Tow truck driver in slow-down plea

Those who put their lives at risk by providing roadside assistance have called on drivers to slow down.

Tow truck driver Pat McEveney — who has been assisting motorists for 25 years — is backing a road safety campaign and said that the risks significantly increase when a vehicle breaks down.

The 51-year-old had a lucky escape recently when he was called out to recover a vehicle which had gone off the road.

“I was hit recently and I’ve had a few other close calls as well,” he said.

“We are left to save ourselves and the people in these positions and we feel alone and vulnerable out there.”

Pat said more supports for tow truck drivers must be implemented in the future.

“When people are going passed you at a fast speed and they’re only two feet away it’s quite dangerous,” he said.

“Although we employ emergency lights and safety vests, it’s not always enough to slow people down.

“We need some sort of electronic warning device like a flashing sign that we could put 100 metres up the road to warn traffic that a tow truck is in operation close by.”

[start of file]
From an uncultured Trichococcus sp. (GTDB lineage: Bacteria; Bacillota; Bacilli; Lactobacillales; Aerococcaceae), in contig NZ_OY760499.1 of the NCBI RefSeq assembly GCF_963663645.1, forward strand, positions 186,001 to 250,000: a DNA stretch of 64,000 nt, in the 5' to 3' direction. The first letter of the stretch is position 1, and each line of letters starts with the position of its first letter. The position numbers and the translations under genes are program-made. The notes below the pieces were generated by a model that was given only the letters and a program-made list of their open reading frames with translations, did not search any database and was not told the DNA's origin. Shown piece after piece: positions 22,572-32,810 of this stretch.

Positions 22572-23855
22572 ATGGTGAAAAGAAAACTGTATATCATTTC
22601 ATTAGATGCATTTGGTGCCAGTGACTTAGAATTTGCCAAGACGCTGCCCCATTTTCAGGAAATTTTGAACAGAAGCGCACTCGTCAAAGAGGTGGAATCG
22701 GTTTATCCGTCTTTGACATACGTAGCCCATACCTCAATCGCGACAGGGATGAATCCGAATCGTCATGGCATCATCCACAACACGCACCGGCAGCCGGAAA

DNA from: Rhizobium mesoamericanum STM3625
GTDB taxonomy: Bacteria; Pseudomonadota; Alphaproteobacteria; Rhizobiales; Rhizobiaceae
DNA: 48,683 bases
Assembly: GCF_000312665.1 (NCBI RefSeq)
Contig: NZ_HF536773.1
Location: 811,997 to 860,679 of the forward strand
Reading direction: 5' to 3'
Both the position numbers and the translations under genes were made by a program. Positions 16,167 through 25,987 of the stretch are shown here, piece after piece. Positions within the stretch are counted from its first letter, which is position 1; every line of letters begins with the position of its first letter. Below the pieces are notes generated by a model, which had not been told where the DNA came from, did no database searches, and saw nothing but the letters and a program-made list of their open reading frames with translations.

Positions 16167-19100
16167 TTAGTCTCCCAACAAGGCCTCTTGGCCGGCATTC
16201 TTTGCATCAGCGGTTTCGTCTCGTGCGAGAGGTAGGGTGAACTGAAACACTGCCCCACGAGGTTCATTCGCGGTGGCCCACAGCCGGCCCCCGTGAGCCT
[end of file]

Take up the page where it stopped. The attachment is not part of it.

The campaign is appealing to motorists to move over and slow down when they come face-to-face with a vehicle rendering roadside assistance.

It also calls for mandatory measures such as the turning on of emergency hazards, pulling into an approach road if possible, popping the hood of the vehicle, and only using flashing beacons when necessary.

Road safety officer in Mayo Noel Gibbons also warned motorists to slow down.

“If you see any vehicle that has a flashing light on it please slow down regardless of the colour of the light; be it an amber flashing light, a red flashing light, a blue flashing light or a combination thereof — for emergency vehicles, ambulance, fire trucks and tow trucks,” he said.

As winter approaches, Mr Gibbons also asked motorists to drive to the conditions of the road and weather and to make sure they can stop safely in a short distance.


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